This is a nice enough introduction, and liked the read, but the second article brings to mind typical differences when starting to meditate...
" to connect and sustain attention with a single inbreath -- we have to let go of preoccupation with the method itself; we have to do that in order to allow the connection to be made! In addition to striving to practice the technique, one also has to quit trying; this is necessary in order actually to practice it. It sounds paradoxical, but it can be done."
"We can use our own wisdom, even when beginning, to get the right balance between effort and concentration, between the activities of aiming/sustaining and the restful awareness that does not involve doing anything at all."
Allowing attentive connection and sustained awareness sometimes means vigorous and energetic use of anchors, sometimes it means a quiet receptivity and openness. In life we continually balance the energy and receptivity. And then there can appear the odd & amazing & thorough combination of energy and receptivity which surprises us because it is so thoroughly both. One goes right off the grid! Into the void!
What I have been suggesting is that even to observe one single inbreath one needs to let go of the raft; yet practicing with the methods can be useful for most of us, just to get us into the ballpark. So that is what I mean in saying we continually use the form but do not hold onto form.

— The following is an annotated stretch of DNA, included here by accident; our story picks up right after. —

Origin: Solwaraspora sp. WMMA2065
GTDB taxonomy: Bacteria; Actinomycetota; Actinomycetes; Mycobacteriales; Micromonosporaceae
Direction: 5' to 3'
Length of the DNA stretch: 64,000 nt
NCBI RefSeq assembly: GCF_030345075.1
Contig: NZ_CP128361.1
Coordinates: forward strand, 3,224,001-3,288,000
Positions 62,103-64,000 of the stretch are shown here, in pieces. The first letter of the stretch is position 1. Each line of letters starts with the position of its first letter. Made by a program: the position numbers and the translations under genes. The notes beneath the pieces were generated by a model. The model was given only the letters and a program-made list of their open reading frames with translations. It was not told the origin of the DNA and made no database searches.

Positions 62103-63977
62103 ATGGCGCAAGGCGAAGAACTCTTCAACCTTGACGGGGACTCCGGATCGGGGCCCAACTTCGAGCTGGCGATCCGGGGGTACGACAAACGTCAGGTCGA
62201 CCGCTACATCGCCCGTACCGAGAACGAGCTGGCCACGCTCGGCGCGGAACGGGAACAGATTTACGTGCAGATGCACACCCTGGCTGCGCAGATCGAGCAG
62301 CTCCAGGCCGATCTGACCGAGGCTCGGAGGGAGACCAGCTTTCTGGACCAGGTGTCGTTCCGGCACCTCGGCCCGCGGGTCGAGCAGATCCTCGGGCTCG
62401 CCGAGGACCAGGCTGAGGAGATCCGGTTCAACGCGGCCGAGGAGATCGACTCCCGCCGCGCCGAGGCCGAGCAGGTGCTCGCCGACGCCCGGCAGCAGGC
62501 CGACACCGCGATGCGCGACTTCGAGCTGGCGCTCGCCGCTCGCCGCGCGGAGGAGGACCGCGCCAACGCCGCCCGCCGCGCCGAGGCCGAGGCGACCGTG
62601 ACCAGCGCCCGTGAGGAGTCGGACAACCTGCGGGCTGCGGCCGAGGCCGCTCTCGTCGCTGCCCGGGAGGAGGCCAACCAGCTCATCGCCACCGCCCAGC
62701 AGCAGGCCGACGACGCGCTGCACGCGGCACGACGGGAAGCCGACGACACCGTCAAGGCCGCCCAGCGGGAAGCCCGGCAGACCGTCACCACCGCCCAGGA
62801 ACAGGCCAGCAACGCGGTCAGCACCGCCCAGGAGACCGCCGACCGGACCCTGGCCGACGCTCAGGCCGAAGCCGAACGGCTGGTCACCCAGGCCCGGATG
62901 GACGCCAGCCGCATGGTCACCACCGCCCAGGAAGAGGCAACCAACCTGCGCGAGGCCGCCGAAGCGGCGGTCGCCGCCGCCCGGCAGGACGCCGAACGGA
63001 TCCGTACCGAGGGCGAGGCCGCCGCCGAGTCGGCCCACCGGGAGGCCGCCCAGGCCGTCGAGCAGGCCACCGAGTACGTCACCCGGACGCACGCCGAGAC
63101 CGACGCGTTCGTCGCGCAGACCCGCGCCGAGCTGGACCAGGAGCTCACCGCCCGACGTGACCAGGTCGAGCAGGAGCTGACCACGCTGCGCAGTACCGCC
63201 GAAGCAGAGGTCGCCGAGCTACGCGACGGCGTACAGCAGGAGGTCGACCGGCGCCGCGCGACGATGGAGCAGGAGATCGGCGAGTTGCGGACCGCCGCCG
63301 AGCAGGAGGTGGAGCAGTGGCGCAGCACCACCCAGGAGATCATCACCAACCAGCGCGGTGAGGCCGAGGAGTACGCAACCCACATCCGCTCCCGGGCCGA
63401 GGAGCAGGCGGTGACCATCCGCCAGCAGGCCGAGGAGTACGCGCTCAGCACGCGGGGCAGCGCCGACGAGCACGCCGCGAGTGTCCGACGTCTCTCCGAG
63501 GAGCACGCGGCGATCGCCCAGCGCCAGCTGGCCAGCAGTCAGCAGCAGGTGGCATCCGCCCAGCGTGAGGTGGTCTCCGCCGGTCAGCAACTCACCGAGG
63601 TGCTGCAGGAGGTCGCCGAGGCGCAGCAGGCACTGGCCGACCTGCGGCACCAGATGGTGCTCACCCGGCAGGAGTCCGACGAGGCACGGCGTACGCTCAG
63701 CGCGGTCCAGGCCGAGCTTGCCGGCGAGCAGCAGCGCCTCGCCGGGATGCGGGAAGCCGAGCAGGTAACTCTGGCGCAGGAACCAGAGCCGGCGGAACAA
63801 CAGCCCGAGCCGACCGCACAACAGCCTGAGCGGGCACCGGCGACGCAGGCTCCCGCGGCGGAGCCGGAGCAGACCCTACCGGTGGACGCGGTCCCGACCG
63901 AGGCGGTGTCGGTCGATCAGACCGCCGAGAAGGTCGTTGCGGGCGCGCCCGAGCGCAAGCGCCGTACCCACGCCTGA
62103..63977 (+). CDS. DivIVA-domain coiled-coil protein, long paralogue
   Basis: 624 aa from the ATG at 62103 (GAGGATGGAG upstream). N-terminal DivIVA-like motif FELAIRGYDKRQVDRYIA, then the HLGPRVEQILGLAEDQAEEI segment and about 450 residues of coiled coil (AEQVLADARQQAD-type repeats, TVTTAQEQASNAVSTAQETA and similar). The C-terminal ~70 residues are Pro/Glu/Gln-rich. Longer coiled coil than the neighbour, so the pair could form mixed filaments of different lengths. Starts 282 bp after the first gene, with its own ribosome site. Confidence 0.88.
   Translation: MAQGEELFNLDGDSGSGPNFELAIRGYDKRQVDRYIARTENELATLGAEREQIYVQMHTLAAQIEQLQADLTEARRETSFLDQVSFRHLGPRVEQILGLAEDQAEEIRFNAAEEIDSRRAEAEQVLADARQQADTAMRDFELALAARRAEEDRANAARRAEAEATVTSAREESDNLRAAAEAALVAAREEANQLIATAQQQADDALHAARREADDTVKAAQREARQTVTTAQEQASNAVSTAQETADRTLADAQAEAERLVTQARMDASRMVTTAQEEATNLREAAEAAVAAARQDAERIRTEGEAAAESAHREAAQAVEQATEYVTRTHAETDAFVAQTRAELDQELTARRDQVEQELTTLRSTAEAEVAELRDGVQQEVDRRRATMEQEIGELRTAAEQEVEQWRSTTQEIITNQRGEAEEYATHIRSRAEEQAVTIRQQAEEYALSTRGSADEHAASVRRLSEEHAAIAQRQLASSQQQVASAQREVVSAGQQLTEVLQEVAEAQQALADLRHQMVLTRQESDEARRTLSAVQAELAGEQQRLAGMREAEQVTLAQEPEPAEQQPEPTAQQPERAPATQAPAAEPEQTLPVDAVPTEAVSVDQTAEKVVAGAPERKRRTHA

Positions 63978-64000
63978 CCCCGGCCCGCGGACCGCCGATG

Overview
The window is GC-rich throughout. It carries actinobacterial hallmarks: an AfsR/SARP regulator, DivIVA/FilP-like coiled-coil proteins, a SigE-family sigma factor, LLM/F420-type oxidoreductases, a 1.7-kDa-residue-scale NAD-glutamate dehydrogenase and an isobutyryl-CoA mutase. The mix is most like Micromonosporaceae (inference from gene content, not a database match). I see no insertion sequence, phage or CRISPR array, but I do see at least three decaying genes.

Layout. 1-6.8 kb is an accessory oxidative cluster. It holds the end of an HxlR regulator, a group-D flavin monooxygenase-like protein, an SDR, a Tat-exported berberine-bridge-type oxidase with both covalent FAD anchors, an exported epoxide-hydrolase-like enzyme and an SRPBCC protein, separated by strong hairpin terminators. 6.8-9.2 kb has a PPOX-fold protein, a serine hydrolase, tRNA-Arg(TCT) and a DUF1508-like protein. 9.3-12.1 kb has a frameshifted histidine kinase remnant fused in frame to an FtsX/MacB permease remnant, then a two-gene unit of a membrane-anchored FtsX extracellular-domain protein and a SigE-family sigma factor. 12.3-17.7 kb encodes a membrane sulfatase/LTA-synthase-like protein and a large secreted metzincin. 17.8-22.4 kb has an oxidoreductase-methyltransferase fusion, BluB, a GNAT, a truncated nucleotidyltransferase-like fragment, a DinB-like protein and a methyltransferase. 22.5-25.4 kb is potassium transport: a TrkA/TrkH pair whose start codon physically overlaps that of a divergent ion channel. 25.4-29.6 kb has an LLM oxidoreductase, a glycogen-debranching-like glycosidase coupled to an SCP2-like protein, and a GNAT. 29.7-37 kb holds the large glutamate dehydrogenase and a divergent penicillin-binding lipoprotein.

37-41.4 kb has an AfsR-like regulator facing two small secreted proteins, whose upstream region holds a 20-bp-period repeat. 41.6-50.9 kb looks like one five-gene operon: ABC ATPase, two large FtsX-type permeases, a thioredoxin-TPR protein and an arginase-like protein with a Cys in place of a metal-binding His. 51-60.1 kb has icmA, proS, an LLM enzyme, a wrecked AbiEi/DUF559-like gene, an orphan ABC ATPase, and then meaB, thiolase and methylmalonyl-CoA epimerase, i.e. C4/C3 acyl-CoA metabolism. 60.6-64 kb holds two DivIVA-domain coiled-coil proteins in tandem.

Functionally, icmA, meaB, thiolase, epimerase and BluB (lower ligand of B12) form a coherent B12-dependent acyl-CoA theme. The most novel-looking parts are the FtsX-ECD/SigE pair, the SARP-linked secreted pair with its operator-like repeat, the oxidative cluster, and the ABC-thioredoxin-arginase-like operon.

The raft simile taken as the 8fold path, why would you let go of it just to observe a single breath?
1) sustained attention to to object. If it wanders bring it right back. Seen as more of a concentration practice.
2) using object as anchor, but if attention wanders/drawn elsewhere pay attention to that before returning to object. Seen as more of a mindfulness practice.
3) No object as anchor. If it wanders so what? Shakantaza? Choiceless Awareness?
Thoughts on these three practices? A forth? Samadhi being the 8th factor in 8fold path, why not start with option one? Is one too narrow, three too broad? Does three have any early text support or more turning traditional mediation around?